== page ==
Two American soldiers are captured by the Germans on the Western Front during World War One and escape a POW camp only to stumble into further life-threatening adventures when they come across an Arabian king's daughter while on the lam.
Chick Williams, a prohibition gangster, rejoins his mob soon after being released from prison. When a policeman is murdered during a robbery, he falls under suspicion. The gangster took ... See full summary »
In 18th-Century Russia, the Czar, Paul, is surrounded by murderous plots and trusts only Count Pahlen. Pahlen wishes to protect his friend, the mad king, but because of the horror of the ... See full summary »
The story takes place in Milwaukee during the early 1900s with a bank clerk named August Schiller who is happy with both his job and his family. He is tasked with transporting $1,000 in ... See full summary »
An honest police captain named McQuigg becomes a tough rival to a powerful bootlegger named Scarsi, even though McQuigg's pinches never stick because Scarsi and his organization control the corrupt politicians and judges. When Scarsi can't scare McQuigg off, he gets him transferred to a quiet police precinct in the suburbs, but McQuigg continues their war of words via a pair of wisecracking newspaper reporters. Then McQuigg catches a huge break when Scarsi's younger brother gets picked up for a hit and run accident in his precinct, putting in motion a complex plan to bring down the mobster using the reporters, a nightclub singing gold digger, the upcoming elections and Scari's own organization. Written by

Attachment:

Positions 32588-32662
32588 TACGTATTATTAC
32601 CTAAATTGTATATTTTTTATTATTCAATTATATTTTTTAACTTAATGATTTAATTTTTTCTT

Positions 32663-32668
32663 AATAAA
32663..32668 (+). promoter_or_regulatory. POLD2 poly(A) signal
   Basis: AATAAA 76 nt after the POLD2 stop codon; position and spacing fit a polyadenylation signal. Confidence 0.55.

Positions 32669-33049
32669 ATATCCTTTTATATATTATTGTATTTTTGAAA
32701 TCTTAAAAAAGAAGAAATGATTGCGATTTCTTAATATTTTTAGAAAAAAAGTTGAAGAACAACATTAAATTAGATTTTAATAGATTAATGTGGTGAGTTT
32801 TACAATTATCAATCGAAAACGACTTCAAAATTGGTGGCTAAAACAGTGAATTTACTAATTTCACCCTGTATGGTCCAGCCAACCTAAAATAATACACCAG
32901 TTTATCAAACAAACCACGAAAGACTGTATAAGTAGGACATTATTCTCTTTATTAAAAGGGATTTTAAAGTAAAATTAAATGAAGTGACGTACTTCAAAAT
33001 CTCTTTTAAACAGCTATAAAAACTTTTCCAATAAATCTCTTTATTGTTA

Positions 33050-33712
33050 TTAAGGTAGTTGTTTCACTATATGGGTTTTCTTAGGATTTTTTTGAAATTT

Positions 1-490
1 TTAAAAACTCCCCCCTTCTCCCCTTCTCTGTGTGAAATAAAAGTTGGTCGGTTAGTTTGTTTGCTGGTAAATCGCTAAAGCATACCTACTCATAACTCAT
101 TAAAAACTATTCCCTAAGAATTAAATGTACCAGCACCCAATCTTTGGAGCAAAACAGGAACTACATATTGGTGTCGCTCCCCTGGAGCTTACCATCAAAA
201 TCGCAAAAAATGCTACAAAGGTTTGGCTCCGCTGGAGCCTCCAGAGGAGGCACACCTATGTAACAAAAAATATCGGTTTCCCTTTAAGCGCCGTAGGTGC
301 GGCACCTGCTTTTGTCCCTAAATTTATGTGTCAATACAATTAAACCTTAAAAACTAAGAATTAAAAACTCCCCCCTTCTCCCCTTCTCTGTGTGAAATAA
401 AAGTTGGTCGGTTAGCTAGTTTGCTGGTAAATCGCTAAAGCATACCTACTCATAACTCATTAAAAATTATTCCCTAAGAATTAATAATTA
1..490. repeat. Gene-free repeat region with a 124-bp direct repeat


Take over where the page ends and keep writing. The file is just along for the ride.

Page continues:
One of only three films to receive an Oscar nomination for Best Production. After the first year of the Academy Awards, the Best Production and Best Unique and Artistic Picture categories would be consolidated into the single prestigious Best Picture category. See more »
I found this a very enjoyable early crime drama. Students of the genre will want to compare this to "Little Caesar" and/or "The Front Page". Transitions within scenes and from one scene to another flow better in "The Racket" than in many other silent films.
I agree with earlier comments about the new scoring. There is too much brass and too much forte.
The film itself is about 83 minutes long, much longer than we thought during the 76 years that it was out of circulation. The restoration job on the film is one of the best that I have seen, especially for a film as old as this one is. I hope it is released soon on DVD.
10 of 12 people found this review helpful.
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